The construction of the switches 86 and 87 and the bimetallic coil 83 is such that the differential of the switches 86 and 87 is approximately 2 F. That is, it requires approximately a 2 F temperature change, as sensed by the bimetallic coil 83, to cause the mercury 92 to move from one electrode connecting position to another and to cause the mercury 98 to move from one electrode connecting position to another.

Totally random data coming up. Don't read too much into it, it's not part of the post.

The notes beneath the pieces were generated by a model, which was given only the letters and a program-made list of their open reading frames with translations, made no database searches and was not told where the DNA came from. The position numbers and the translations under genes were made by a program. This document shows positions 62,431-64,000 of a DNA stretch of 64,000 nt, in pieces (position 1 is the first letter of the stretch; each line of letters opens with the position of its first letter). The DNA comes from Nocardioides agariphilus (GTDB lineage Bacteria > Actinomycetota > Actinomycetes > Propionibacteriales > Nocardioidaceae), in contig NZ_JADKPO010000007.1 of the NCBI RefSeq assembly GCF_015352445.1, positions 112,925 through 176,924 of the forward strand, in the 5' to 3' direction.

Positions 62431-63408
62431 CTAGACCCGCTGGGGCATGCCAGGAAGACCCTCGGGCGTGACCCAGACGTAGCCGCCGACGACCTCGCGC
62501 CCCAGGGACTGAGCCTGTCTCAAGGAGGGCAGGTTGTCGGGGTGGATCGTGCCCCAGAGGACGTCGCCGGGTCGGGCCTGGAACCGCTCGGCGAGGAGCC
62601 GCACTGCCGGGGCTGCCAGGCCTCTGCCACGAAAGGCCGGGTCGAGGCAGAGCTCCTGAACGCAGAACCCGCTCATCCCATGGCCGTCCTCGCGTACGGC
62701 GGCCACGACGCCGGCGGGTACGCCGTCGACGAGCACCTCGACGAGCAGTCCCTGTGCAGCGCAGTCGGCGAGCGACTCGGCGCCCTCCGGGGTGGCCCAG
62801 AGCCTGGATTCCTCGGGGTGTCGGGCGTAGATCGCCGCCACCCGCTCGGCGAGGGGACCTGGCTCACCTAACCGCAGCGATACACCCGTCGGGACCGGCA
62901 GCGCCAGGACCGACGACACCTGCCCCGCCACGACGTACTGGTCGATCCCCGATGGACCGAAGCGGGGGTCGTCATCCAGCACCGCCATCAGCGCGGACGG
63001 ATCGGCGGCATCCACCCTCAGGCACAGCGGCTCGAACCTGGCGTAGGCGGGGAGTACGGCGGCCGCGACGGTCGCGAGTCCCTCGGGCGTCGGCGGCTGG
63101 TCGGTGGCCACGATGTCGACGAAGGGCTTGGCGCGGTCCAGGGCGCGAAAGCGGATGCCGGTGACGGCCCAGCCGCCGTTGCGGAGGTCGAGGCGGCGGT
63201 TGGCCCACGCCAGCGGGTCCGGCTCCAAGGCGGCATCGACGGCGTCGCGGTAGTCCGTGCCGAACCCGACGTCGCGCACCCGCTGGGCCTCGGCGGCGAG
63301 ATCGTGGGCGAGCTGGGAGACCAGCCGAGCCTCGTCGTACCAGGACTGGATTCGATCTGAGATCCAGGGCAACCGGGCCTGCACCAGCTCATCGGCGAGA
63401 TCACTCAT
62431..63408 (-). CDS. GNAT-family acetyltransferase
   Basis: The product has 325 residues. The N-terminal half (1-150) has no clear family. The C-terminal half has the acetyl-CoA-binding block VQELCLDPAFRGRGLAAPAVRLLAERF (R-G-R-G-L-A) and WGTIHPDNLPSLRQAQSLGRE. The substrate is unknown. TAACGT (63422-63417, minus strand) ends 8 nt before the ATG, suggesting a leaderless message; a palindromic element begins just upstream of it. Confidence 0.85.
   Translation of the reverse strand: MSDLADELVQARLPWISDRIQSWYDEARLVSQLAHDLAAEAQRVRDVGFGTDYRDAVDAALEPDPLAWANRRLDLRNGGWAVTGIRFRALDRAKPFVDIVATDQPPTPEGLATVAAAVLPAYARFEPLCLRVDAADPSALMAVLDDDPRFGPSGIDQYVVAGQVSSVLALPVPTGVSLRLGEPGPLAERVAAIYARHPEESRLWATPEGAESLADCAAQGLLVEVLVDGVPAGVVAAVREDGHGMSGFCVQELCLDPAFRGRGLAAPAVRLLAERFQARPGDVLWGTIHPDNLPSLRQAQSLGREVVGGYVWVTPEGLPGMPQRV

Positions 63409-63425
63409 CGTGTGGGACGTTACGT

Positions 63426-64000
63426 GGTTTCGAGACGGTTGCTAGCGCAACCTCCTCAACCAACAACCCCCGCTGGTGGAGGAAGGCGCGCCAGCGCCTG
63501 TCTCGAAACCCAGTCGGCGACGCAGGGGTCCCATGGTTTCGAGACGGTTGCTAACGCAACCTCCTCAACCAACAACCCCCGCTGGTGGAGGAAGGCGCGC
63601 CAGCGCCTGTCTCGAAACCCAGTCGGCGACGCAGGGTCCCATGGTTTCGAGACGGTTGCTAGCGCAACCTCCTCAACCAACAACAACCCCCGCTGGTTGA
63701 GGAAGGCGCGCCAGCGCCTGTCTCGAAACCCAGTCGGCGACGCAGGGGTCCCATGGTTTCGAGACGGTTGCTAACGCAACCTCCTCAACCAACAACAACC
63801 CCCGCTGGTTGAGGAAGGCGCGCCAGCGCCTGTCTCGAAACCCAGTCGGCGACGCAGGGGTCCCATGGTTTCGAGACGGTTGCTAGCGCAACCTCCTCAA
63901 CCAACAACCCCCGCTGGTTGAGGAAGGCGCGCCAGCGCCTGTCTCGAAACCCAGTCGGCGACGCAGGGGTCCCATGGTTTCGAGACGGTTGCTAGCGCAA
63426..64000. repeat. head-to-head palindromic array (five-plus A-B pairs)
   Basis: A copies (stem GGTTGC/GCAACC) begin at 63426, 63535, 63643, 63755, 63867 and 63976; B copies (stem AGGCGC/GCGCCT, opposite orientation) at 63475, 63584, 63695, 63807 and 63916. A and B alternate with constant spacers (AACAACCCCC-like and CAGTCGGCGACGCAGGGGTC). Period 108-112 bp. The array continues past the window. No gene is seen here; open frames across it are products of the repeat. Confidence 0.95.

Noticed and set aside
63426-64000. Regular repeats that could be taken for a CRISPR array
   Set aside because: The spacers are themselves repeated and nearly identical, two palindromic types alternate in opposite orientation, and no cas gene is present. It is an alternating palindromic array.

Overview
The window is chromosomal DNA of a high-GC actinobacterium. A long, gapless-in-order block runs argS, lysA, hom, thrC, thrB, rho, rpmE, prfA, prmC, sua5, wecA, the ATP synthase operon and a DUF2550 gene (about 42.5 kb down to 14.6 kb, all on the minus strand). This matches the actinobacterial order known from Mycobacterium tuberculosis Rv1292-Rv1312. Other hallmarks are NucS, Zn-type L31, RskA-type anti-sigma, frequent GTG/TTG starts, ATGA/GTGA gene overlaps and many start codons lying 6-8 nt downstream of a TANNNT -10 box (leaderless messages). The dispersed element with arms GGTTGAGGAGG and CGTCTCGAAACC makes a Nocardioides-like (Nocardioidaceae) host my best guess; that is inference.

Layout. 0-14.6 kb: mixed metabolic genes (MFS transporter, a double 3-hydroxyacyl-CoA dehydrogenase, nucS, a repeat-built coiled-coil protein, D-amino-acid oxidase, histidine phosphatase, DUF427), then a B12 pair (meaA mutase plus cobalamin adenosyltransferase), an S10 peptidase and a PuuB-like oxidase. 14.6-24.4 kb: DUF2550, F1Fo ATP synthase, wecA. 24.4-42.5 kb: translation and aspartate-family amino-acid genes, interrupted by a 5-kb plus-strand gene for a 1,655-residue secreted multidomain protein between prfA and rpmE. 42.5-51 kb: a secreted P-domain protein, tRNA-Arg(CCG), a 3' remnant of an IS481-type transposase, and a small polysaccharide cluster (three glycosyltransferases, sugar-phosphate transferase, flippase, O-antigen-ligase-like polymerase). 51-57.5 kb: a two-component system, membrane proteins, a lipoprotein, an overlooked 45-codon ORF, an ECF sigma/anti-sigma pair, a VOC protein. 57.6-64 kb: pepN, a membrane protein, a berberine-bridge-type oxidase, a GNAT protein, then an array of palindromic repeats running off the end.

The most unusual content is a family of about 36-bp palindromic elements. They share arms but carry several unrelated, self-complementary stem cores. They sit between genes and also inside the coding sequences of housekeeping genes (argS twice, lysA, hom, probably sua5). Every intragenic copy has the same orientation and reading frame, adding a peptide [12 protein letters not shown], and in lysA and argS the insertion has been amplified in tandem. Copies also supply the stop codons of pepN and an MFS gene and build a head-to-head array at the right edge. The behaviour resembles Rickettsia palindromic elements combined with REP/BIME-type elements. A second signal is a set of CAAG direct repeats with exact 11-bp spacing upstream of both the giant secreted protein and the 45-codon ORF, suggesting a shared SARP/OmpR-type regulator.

The bimetallic coil 83 is constructed so that the outer end thereof and thus the top switch 86 and the bottom switch 87 operatively connected thereto move in a counterclockwise direction when the coil 83 responds to decreasing temperature, tilting the bulbs 91 and 97 downwardly in the direction of the electrodes 88 and 89 and electrodes 95 and 96. However, the top switch 86 and the bottom switch 87 are oriented with respect to each other so that after the coil 83 responds to a sufficient decrease in temperature to cause bulb 91 in the top switch 86 to tilt in a counterclockwise direction and cause its mercury 92 to connect the electrodes 88 and 89, an additional predetermined decrease in temperature is required before the bulb 97 in the bottom switch 87 will tilt suffciently to cause the electrodes 95 and 96 to be connected by its mercury 98. Similarly, after the bimetallic coil 83 responds to sufficient increase in temperature to cause the bulb 98 in the bottom switch 87 to tilt in a clockwise direction and cause its mercury 98 to connect the electrodes 95 and 94, an additional predetermined increase in temperature is required before the bulb 92 in the top switch 86 will tilt sufficiently to cause the electrodes 89 and 90 to be connected by its mercury 92. This predetermined increase and decrease in temperature is adjusted to be approximately 2 F, the same as the aforementioned diffferentials of the switches 86 and 87.